A return to supersonic commercial flight?

I was taken by surprise at the announcement that United Airlines had placed an order for 15 new supersonic planes that travel at twice the speed of sound, with the possibility for ordering 35 more from a Denver-based company named Boom. The first passenger-carrying flights are scheduled for 2029. What was even more surprising was the claim that these new jets would be free of some of the problems associated with the Concorde that flew from 1976 until 2003, such as excessive noise production and fuel consumption, and would also be “net-zero carbon from day one” and only use sustainable aviation fuels that are derived from waste or organic sources.

There’s also growing work on solving the sonic boom, the startling sound supersonic aircraft produce when they break the sound barrier. NASA is working with Lockheed Martin on a supersonic research aircraft, and the agency told Vox back in 2016 that a “quiet supersonic airplane” could be possible, potentially resolving a major hurdle for these high-speed flights. In January, the Federal Aviation Administration (FAA) announced final rules for testing supersonic aircraft, creating a framework for these startups to move forward with flight testing.

To reduce environmental impact, United says Boom planes will use sustainable aviation fuels, but the limited supply of that might be better used on other planes. Research suggests that supersonic planes would require multiple times more fuel per passenger than a typical plane trip, according to Dan Rutherford, director of the International Council on Clean Transportation’s aviation program.

The price of tickets is likely to remain extremely high.

I recall back in those days that there were rumors that the US deliberately made the commercial success of Concorde harder to achieve because the plane was built by the European Airbus company after its US rival Boeing company gave up on the project. By using environmental and noise concerns to ban it flying over the mainland US, this severely limited the number of lucrative routes that the Concorde could make.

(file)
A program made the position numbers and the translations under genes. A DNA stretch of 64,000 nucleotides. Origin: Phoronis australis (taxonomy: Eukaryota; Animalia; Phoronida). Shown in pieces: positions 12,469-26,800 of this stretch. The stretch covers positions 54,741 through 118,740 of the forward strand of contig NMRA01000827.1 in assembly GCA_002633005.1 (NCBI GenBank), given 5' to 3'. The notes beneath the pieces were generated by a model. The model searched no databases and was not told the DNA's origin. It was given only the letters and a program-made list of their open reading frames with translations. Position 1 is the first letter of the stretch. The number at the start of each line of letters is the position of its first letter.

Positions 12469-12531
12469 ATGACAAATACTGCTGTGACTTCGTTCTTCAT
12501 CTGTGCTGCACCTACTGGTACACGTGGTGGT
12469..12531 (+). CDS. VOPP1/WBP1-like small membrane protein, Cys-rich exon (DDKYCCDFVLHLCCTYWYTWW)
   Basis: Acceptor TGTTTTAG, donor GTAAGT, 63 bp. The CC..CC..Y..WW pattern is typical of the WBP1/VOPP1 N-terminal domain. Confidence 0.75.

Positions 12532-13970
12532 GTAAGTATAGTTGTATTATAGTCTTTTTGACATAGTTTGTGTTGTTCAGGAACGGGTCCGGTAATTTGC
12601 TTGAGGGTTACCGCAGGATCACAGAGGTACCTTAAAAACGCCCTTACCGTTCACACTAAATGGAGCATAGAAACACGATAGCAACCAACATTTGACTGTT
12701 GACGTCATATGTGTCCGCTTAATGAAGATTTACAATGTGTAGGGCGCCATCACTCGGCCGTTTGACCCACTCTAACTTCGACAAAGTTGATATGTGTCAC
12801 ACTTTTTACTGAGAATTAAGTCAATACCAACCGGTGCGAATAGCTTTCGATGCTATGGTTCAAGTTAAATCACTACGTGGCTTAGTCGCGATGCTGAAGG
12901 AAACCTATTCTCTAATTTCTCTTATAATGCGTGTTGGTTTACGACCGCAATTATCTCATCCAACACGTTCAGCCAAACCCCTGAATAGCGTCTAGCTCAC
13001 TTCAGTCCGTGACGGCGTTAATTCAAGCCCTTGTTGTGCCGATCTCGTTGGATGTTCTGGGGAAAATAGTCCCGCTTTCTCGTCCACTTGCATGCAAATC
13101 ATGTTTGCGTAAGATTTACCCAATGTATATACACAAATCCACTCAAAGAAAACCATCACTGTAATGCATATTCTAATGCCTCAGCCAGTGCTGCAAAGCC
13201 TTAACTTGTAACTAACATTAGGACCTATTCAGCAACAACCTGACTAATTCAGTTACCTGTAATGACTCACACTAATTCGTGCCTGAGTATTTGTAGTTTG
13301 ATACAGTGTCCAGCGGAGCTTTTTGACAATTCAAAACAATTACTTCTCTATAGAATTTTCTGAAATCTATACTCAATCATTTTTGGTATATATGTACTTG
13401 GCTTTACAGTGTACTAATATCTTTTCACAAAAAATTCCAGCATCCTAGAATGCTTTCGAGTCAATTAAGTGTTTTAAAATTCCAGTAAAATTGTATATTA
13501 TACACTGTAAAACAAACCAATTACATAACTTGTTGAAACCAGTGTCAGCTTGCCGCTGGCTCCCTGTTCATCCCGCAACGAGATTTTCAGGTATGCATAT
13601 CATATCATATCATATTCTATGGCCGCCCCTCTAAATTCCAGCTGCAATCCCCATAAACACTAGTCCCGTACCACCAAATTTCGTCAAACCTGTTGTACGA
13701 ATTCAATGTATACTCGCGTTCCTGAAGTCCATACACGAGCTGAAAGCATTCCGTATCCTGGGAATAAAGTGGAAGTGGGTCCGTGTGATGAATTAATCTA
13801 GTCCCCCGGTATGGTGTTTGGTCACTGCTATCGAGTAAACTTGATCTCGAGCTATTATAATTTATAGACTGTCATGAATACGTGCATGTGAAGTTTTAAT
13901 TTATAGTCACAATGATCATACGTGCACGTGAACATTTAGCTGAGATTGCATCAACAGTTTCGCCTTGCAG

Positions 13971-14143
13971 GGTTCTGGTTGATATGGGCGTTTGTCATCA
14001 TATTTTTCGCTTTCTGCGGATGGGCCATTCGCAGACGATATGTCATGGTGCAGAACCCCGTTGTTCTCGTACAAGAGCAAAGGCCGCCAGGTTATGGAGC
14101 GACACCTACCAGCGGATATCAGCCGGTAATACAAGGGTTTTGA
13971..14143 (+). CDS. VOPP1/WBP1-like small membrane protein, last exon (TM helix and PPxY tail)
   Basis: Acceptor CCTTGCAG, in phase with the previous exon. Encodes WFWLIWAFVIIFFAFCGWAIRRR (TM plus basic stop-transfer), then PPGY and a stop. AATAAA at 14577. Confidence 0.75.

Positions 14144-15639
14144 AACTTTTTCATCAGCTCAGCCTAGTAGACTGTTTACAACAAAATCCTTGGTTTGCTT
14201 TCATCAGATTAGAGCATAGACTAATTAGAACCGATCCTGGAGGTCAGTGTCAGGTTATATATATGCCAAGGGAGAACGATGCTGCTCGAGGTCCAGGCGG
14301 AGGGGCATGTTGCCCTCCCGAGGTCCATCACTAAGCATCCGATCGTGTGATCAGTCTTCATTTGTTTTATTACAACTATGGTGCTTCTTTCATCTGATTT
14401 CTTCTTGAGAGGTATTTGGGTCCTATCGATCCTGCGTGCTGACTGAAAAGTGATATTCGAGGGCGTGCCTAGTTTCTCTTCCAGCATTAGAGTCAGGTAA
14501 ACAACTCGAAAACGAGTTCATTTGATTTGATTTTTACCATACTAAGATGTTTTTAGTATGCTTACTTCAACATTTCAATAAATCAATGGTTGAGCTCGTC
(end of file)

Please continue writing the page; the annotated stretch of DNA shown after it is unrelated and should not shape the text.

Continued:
Here is a short video history of supersonic flight.


  1. kai0 says

    “ was built by the European Airbus company”
    Well, no. Airbus builds Airbusses. The Concorde was jointly produced by the British Aircraft Corporation and Sud Aviation. However, the descendants of the two companies, British Aerospace and Aérospatiale, are now shareholders in Airbus.

  2. dean56 says

    “The price of tickets is likely to remain extremely high.”

    Ticket prices are already high for some “old fashioned” flights. We had set up a family vacation for me, my wife, and out two sons, for last summer. We had never taken a big one before, and after a family vote it was going to be a trip to Japan for last summer. We had tickets for $1400 US apiece.

    Obviously it didn’t happen. Won’t happen this year either. Currently tickets for equivalent flights and times are just north of $5600 each — roughly a 300% increase.

  3. jrkrideau says

    Ah the good old Concorde. I remember a friend at university telling me about Saudi friends at McGill using it for long weekends. Quick hop on a shuttle from Montréal to New York and home to Riyadh and back in no time.

    Given the Concorde and the Soviet Tu-144 history I am not totally confident about a new supersonic plane but engineering advances may make it feasible.

  4. Just an Organic Regular Expression says